Patent application title: Hot Runner Nozzle
Herbert Gunther (Allendorf, DE)
IPC8 Class: AB29C4578FI
Class name: Plastic article or earthenware shaping or treating: apparatus with indicator, signal, recorder, illuminator, or inspection means for molding temperature or pressure
Publication date: 2009-12-17
Patent application number: 20090311359
The invention relates to an injection mold's hot runner nozzle (10) of
which the injection material feeding pipe (20) contains at least one flow
duct (30) for a flowable/fluid material. The hot runner nozzle (10) also
comprises a heater (40) heating the fluid injection material and a
temperature sensor (50) mounted in fixed manner in the region of the
heater (40) on said injection material pipe. By means of this
configuration and the simple design of the hot runner nozzle, control and
measurement of the temperature of the hot runner nozzle (10) are achieved
in durable, reliable and economical manner in particular in the end zone
of said pipe (20).
1. A hot runner nozzle (10) for an injection mold, comprising an injection
material feeding pipe (20) containing at least one flow duct (30) for a
flowable/fluid injection material, further a heater (40) for the fluid
injection material, and a temperature sensor (50) configured in the
region of the heater (40) characterized in that the temperature sensor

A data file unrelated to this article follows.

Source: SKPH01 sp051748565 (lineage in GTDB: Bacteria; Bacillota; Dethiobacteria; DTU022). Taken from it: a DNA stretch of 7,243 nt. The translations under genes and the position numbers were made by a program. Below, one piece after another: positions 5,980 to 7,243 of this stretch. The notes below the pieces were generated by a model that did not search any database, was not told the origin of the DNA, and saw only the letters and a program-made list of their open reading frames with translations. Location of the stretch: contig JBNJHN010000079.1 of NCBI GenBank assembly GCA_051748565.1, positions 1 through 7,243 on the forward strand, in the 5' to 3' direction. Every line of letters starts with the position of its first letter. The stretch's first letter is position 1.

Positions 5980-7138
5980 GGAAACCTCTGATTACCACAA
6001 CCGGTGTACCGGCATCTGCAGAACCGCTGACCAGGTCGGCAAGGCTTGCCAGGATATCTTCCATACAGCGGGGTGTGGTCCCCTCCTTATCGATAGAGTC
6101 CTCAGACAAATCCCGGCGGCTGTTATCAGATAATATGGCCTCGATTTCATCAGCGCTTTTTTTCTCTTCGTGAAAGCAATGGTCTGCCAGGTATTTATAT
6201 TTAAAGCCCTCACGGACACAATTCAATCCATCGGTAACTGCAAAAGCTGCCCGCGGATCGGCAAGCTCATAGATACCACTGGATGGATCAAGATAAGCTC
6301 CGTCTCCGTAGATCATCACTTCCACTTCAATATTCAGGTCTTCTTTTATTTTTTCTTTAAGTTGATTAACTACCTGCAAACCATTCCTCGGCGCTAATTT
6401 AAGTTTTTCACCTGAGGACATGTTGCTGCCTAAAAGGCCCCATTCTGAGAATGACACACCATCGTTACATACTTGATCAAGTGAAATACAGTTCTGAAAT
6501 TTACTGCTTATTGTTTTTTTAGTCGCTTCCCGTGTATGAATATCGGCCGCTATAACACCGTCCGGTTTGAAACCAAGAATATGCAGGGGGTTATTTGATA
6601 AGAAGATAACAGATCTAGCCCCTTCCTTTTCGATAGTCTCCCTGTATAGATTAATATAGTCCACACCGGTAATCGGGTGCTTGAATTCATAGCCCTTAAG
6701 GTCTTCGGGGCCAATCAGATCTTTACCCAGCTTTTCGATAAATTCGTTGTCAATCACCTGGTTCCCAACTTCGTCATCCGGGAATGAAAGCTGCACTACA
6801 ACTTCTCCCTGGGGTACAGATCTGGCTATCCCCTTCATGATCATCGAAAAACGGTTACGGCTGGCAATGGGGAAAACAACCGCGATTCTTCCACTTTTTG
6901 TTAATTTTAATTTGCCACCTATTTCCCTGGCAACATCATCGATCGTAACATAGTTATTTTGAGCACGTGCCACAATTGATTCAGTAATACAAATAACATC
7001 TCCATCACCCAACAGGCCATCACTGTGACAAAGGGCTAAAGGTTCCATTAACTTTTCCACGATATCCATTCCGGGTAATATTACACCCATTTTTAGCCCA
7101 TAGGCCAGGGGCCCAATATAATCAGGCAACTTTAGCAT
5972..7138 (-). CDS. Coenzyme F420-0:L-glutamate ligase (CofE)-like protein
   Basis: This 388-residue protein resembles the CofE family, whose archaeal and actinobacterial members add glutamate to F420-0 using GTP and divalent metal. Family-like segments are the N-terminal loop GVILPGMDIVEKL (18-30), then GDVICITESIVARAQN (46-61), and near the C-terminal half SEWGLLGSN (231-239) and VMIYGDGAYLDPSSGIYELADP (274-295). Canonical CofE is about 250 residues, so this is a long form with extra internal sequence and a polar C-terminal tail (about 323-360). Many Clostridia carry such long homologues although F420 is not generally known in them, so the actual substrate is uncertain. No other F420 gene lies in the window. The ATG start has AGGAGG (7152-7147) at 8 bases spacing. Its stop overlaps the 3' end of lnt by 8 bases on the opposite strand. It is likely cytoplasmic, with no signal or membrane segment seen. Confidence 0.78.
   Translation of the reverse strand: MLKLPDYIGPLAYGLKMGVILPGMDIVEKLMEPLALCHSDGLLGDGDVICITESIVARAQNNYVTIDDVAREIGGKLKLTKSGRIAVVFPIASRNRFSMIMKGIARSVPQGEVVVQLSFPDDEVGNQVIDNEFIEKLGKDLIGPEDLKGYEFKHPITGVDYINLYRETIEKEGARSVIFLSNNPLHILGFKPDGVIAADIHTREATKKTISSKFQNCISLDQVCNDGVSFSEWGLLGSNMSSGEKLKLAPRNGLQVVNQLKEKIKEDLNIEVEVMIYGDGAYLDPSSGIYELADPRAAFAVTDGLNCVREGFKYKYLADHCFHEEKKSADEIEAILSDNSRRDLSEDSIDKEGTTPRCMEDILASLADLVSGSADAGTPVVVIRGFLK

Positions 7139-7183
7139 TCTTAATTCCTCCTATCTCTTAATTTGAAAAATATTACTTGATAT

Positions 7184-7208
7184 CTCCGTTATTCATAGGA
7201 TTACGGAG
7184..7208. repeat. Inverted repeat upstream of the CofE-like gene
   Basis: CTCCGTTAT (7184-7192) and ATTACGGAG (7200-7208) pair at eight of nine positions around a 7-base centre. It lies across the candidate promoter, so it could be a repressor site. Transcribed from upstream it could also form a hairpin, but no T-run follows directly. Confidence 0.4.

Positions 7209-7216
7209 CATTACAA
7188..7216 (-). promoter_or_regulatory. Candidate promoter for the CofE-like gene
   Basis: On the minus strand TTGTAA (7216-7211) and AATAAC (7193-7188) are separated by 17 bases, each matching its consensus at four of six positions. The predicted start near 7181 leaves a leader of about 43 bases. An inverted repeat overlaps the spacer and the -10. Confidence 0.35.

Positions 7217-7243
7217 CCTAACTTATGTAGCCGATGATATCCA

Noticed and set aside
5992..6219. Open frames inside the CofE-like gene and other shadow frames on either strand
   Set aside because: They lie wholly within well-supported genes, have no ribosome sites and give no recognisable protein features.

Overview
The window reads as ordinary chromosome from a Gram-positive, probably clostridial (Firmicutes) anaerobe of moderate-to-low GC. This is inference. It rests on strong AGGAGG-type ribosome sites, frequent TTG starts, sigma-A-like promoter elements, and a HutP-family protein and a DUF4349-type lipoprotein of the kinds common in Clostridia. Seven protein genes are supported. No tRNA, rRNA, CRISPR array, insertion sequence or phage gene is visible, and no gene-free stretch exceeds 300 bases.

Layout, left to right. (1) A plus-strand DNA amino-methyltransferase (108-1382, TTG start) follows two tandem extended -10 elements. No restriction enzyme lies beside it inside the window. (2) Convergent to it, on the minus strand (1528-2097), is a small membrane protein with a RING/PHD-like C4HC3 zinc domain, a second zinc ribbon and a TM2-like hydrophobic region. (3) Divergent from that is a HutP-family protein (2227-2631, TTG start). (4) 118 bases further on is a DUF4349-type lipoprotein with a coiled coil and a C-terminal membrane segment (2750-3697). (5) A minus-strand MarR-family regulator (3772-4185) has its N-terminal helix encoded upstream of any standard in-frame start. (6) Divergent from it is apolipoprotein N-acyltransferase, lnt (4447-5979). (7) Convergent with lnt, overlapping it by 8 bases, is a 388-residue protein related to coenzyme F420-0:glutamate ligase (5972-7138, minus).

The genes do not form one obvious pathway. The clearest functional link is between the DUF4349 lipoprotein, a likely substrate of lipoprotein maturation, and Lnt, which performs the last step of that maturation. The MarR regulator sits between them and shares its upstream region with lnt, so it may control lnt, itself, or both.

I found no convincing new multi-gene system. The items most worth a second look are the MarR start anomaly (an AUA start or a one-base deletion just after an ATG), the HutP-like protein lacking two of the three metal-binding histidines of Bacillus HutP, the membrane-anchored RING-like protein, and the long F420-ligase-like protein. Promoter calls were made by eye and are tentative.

(50) is affixed to the injection material feeding pipe (20).
2. Hot runner nozzle as claimed in claim 1, characterized in that the temperature sensor (50) is situated in the end zone (27) of the injection material feeding pipe (20).
3. Hot runner nozzle as claimed in claim 1, characterized in that the temperature sensor (50) is terminally fitted with a sleeve (54) affixed to the injection material feeding pipe (20).
4. Hot nozzle runner as claimed in claim 3, characterized in that the sleeve (54) is pressed on, soldered or bonded to the temperature sensor (50).
5. Hot runner nozzle as claimed in claim 3, characterized in that the sleeve (54) is thermally well conducting.
6. Hot runner nozzle as claimed in claim 3, characterized in that the sleeve (54) is a crimp sleeve.
7. Hot runner nozzle as claimed in claim 3, characterized in that the sleeve (54) is welded, soldered or bonded to the injection material feeding pipe (20).
8. Hot runner nozzle as claimed in claim 1, characterized in that the temperature sensor (50) is seated in the heater (40).
9. Hot runner nozzle as claimed in claim 8, characterized in that the measurement point of the temperature sensor (50) is externally accessible.
10. Hot runner nozzle as claimed in claim 8, characterized in that the measurement point of the temperature sensor (50) is situated within a recess (46) in the heater (40).
11. Hot runner nozzle as claimed in claim 10, characterized in that the temperature sensor (50) is affixed in place within the recess (46) on the external periphery (26) of the injection material feeding pipe (20).